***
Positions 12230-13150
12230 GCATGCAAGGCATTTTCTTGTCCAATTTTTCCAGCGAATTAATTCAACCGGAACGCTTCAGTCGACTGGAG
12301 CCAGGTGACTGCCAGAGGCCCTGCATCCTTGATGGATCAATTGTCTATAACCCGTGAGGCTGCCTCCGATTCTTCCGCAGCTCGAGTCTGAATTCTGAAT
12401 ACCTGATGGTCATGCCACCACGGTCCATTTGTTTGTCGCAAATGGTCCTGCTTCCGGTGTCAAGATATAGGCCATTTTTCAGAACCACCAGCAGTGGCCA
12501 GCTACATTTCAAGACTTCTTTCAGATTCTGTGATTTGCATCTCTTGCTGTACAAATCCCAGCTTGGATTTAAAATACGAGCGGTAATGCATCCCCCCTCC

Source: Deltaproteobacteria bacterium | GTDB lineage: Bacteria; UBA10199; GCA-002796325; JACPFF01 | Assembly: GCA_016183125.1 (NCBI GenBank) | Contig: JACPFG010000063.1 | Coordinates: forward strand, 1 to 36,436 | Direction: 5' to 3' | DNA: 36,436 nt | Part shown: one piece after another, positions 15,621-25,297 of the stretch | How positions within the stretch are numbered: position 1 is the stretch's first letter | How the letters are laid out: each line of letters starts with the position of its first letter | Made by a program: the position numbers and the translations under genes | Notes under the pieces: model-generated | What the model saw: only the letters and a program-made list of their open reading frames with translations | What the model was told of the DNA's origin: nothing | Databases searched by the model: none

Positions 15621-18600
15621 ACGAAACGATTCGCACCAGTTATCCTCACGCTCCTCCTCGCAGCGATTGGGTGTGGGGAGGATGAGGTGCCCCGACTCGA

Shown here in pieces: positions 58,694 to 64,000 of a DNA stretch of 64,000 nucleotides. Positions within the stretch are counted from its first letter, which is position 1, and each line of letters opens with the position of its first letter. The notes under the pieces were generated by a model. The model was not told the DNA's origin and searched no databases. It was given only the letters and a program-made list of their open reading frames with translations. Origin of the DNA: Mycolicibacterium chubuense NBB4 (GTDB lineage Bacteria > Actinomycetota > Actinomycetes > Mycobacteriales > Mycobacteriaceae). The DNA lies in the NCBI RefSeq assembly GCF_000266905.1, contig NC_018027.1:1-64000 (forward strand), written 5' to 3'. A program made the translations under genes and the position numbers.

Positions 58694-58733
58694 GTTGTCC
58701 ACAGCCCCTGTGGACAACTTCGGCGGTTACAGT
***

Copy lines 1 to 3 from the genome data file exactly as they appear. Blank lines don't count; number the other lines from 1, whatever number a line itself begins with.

Positions 12230-13150
12230 GCATGCAAGGCATTTTCTTGTCCAATTTTTCCAGCGAATTAATTCAACCGGAACGCTTCAGTCGACTGGAG
12301 CCAGGTGACTGCCAGAGGCCCTGCATCCTTGATGGATCAATTGTCTATAACCCGTGAGGCTGCCTCCGATTCTTCCGCAGCTCGAGTCTGAATTCTGAAT